Stalemate in Bolivia?

Racist Graffiti

What is startling  is the approach many Bolivians use to blame Morales and MAS for the nation’s problems. My colleagues frequently speculate on whether or not their fellow Bolivians are masistasThe term masista is often thrown around as an insult, along with campesino, indio, and Evo, by the few that comprise the middle and upper classes. It is clear that Bolivia continues its battles with racism despite multi-cultural reforms within the past few years that seek to rectify the years of discrimination towards campesinos and indigenous peoples.

On Saturday, March 17, local activists in the pueblo of Huacareta inaugurated the Movimiento al Socialismo office as a part of the official campaign launch for the Prefectura in the Department of Chuquisaca. Returning from a brief visit to the internet café, I decided to briefly listen to the speeches delivered to the several dozen in attendance.

The honesty and the passion in the presentations were humbling, unlike the scripted speeches of professional politicians. The first speaker, a representative of the Guaraní association to the MAS campaign, frequently paused to gather his thoughts and overcome what were apparent jitters. His message, however, resonated with the audience as it was laced with ideas of social justice for the poor campesinos and indigenous peoples. He reflected upon his pride in being Guaraní and in supporting a political party that truly seeks to address the centuries of poverty and injustices inflicted upon his people in Bolivia, rather than being co-opted into a political party filled with false promises. He was most proud of the fact that his president, Evo Morales, the first indigenous president in Bolivia, was swept into office because of the community forces that came together in support of an idea for a better Bolivia.

The event, despite occurring in an isolated town of less than 1,000 people, felt like an extension of a larger movement that is occurring throughout the country and the region. In recognizing that they have come along way since their enslavement under the Spanish conquest, the indigenous peoples frequently pay homage to their historical leaders and ancestors at such events. In the MAS office in Huacareta, a photo of El Che, posted alongside a photo of President Morales and the wiphala flag, scream justice now and forever. With chacarera music blaring, the campesinos, Guaraní, and local residents in attendance had every reason to celebrate their political achievements. But as the speaker himself noted, Bolivia is in crisis and dark days loom ahead.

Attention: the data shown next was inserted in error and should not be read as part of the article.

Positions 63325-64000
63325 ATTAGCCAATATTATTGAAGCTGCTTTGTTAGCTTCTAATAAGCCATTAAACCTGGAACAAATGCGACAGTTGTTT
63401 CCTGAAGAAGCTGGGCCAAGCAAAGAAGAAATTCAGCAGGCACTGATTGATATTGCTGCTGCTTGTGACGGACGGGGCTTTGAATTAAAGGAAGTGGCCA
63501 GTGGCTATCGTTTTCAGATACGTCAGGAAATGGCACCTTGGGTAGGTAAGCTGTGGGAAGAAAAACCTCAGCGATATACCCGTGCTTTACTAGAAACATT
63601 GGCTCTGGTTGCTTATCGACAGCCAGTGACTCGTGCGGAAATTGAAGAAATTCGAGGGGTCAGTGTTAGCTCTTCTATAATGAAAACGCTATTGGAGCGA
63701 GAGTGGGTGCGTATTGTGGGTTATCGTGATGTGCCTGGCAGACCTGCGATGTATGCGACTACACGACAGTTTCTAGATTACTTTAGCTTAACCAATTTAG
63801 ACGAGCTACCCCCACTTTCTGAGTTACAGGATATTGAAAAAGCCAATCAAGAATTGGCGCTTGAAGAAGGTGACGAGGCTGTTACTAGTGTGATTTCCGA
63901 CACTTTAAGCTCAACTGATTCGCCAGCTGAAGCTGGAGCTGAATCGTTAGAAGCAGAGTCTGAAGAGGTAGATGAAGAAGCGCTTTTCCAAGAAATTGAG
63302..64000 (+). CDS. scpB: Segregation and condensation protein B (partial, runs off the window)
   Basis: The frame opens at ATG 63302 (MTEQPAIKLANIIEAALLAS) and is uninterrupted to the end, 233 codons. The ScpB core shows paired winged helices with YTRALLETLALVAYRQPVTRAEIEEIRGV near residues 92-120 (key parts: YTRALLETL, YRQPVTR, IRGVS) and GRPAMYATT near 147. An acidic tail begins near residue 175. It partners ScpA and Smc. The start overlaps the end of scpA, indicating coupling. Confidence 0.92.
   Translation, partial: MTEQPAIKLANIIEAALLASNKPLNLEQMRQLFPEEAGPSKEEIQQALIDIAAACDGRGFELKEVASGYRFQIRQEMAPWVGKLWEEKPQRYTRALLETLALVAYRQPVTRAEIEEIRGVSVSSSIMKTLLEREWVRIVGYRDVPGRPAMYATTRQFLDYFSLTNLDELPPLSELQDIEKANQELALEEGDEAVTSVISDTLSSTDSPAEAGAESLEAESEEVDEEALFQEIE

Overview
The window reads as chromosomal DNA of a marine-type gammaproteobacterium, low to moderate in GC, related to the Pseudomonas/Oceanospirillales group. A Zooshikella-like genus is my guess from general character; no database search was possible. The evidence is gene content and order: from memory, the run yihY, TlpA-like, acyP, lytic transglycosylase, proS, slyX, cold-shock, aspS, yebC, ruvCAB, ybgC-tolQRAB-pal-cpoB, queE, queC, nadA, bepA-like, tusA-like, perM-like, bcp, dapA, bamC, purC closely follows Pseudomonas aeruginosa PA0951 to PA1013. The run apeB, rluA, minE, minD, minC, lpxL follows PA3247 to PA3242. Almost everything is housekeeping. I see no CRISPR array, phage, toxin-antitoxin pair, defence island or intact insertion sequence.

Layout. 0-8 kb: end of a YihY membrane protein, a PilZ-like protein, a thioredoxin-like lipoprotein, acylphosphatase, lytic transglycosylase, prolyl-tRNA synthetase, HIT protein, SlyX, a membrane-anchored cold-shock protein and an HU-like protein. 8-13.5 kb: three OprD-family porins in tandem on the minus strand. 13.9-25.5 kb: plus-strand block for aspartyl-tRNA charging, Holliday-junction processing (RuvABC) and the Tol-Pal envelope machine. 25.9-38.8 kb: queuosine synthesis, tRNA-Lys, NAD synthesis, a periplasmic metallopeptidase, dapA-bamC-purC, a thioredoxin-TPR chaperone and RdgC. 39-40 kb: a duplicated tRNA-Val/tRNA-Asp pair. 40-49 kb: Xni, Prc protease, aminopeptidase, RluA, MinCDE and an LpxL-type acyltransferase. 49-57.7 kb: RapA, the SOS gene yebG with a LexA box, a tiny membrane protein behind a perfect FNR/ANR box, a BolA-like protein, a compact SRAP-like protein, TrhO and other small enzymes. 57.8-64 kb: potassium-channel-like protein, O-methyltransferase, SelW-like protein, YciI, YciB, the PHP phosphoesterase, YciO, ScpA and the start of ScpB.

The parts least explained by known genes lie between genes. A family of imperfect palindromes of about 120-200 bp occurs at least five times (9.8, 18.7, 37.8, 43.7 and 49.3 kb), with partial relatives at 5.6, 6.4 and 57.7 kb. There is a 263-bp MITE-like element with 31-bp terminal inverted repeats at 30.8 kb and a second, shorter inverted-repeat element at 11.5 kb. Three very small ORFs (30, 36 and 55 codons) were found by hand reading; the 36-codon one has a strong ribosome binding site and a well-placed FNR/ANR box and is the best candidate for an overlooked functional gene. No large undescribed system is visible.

In the coming weeks, three more departments will vote for autonomy, despite the declaration of illegality of the referendums by the National Electoral Court, the protests of Morales and his administration, and international pressure. Because of the consistent conflicts between Morales and the prefects, Morales, in what could a gamble, quickly agreed to a referendum on his presidency and on the nine prefects, which will take place on August 10. For Morales to maintain office he must match his electoral success in 2005, or he and his Vice-President Alvaro Garcia Linera will have to step down.

The referendum will have critical implications on the future of Bolivia and Morales’s efforts to reconstitute the nation to reflect its true demography and redress centuries of discrimination, poverty, and social injustice. A rejection of Morales may cripple the MAS campaigns, and perhaps the party altogether, shifting the political momentum to the right wing movements based out of Santa Cruz. However, if Morales is successful in the referendum, he will have demonstrated the political will of the people and should benefit from the increased political capital to push his agenda through with widespread support.

What is startling however is the approach many Bolivians use to blame Morales and MAS for the nation’s problems. My colleagues frequently speculate on whether or not their fellow Bolivians are masistas as if they were members of the Soviet KGB. The term masista is often thrown around as an insult, along with campesino, indio, and Evo, by the few that comprise the middle and upper classes. It is clear that Bolivia continues its battles with racism despite multi-cultural reforms within the past few years that seek to rectify the years of discrimination towards campesinos and indigenous peoples.